Institute of Electrical & Electronic Engineers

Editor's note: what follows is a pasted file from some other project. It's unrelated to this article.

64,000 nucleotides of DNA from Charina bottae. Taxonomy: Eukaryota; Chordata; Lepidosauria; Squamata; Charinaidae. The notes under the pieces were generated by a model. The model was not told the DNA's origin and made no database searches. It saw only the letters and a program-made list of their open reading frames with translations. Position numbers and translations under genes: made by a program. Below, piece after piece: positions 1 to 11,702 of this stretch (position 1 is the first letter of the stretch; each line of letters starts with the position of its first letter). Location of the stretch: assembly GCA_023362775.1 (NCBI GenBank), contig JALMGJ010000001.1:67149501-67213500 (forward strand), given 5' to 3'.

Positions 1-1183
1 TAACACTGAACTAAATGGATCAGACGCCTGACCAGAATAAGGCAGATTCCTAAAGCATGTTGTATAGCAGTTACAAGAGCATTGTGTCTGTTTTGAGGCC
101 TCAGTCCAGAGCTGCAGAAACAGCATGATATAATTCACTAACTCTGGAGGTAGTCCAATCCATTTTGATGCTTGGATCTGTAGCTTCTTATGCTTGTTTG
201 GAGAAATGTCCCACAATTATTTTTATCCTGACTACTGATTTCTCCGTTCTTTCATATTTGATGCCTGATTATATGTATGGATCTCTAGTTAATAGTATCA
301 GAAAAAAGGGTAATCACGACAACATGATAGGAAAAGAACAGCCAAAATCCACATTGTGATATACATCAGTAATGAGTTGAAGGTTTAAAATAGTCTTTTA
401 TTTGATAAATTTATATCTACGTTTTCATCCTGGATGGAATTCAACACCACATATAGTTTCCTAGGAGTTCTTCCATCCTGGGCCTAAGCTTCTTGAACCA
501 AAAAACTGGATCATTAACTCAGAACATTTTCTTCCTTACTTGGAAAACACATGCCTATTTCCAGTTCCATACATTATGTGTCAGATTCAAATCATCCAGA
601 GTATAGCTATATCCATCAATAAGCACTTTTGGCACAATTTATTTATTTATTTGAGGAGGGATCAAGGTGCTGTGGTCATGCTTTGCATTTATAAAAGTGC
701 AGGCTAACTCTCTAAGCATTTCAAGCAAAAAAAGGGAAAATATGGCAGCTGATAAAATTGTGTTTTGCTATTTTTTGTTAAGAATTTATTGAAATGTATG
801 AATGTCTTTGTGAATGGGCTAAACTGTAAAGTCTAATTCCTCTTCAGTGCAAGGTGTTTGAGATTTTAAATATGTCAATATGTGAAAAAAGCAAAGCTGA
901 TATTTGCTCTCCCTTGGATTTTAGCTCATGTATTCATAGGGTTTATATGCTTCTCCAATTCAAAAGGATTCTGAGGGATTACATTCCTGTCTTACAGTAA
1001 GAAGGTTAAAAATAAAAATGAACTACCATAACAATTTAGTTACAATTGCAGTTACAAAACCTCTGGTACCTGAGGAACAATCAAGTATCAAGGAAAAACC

Most routing protocols for delay tolerant networks resort to the sufficient state information, including trajectory and contact information, to ensure routing efficiency. However, state information tends to be dynamic and hard to obtain without a global and/or long-term collection process. In this paper, the authors use the internal social features of each node in the network to perform the routing process. In this way, feature-based routing converts a routing problem in a highly mobile and unstructured contact space to a static and structured feature space. This approach is motivated from several human contact networks, such as the Infocom 2006 trace and MIT reality mining data, where people contact each other more frequently if they have more social features in common.